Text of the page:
Although hypnotizing a patient is broadly viewed as putting him to sleep, this is actually another popular false belief. It is actually a state of relaxation in which the subject displays "heightened suggestibility and distortions of perception or memory" (Smith 174). The term commonly used for applying hypnosis on a subject is known as hypnotic induction - "the procedure used to induce hypnosis in a responsive person" (Franzoi 183). When under the hypnotic induction, the patient is not considered to be asleep but instead in a state of daydreaming or a sense of "losing oneself"; he would still be fully conscious but tune out most of the stimuli around him except for the voice of the hypnotist. As a result, it makes him super attentive to the suggestions given by the hypnotist due to his selective attention (Harris 2). There are two major elements of hypnosis - deep relaxation and imagery - in which the patient will experience while under induction. According to George Mitchell and Richard Lunndy, the combination of relaxation and imagery produced the best hypnotic induction while imagery alone is not as effective as relaxation alone (Smith 174). When the patient's sense of imagery increases, his imagination and "enriched fantasy" also amplifies; this encourages him to imagine situations "dissociated from reality" (Franzoi 237). Since the patient becomes very relaxed during the induction, he does not like to initiate activity and would rather wait for the hypnotist to suggest an action for him (Franzoi 236). Consequently, he is willing to accept anything the hypnotist suggests as the truth without the urge to confirm its validity. Thus, to hypnotize a subject merely means that his attention and alertness are increased, and his concentration becomes more selective than usual forcing him to obey his therapist's suggestions more than usual.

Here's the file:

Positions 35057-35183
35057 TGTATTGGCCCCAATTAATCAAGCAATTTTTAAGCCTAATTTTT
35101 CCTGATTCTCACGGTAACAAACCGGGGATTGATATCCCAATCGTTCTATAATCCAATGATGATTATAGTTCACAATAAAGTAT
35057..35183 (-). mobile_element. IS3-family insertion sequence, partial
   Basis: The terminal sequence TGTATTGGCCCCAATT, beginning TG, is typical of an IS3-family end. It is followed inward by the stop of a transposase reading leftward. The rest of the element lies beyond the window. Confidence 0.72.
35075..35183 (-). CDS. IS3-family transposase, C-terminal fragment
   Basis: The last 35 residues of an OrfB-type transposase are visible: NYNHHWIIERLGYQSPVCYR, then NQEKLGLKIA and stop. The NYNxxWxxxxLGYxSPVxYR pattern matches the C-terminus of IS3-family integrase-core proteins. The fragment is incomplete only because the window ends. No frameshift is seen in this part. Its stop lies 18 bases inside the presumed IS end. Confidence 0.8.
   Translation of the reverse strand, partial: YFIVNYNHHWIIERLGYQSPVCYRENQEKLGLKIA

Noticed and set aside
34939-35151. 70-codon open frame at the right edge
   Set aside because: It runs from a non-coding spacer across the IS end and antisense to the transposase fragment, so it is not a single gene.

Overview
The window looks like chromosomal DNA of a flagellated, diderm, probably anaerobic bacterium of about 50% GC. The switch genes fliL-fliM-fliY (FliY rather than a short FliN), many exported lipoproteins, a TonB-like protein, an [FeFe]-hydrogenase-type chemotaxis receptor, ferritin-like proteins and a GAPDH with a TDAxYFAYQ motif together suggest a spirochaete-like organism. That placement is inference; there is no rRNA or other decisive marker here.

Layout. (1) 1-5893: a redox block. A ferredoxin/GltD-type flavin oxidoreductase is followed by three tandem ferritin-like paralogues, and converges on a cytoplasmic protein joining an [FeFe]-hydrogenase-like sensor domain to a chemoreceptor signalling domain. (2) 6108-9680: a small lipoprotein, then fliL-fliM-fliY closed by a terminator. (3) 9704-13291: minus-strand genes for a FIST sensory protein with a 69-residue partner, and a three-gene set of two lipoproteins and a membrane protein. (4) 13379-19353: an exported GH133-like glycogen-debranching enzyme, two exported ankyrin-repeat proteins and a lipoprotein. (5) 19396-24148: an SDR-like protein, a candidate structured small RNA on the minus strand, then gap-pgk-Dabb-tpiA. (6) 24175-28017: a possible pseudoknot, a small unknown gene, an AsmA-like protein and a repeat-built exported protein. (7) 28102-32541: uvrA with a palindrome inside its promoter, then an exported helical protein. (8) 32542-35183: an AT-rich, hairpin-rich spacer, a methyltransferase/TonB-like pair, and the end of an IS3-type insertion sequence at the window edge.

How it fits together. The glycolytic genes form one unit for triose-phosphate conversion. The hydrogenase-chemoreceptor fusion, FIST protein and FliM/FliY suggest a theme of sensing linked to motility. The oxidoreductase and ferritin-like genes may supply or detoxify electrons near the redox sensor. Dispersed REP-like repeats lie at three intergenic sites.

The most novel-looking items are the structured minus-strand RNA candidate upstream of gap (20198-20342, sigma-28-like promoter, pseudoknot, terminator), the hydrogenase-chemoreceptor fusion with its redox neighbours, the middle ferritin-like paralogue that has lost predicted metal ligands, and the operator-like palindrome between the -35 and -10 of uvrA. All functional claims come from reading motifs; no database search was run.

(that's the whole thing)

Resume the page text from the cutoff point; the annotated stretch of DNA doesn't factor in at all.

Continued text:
While hypnosis induction may appear easy, amateurs are strongly urged not to conduct it due to the vulnerability of the subject's emotions under hypnosis. Particularly during the deepest stage of hypnosis, "the hypnotist's words can be as destructive as they can be helpful" (Heap 1). This is due to the fact that the patient regards suggestions of the hypnotist as reality (Harris 1). When a hypnotist tells the patient he is eating an ice-cream, the patient would regard it as a truth and can taste the ice-cream as though it is there. The patient is aware that all these suggestions are merely imagery but goes along with it, which is often compared to a child who is "playing pretending" (Harris 2). The patient can also be instructed quite easily to forget the hypnotic session by the hypnotist, which is regarded as posthypnotic amnesia (Franzoi 237). Therefore take in mind that under the process of hypnosis, a patient's selective attention can easily cause him to be emotionally upset if not treated properly.

Knowing that a patient can become super attentive under hypnotic induction, it becomes necessary to understand what methods and techniques a hypnotist uses to achieve that result. It is essential to understand that the only kind of subject that can be hypnotized is the one that is willing and cooperative before any kind of hypnotic methods can be applied onto the subject. A conventional way of putting a subject under the hypnotic trance is to ask him to focus on a small target while gradually becoming relaxed, such as the classic example of swaying a chain-watch back and forth in front of the patient's eyes. This procedure is similar to putting a patient to sleep but in this case he is only relaxed (Atkinson 235, 236). Another method is to request that the patient close his eyes while the hypnotist slowly counts the numbers and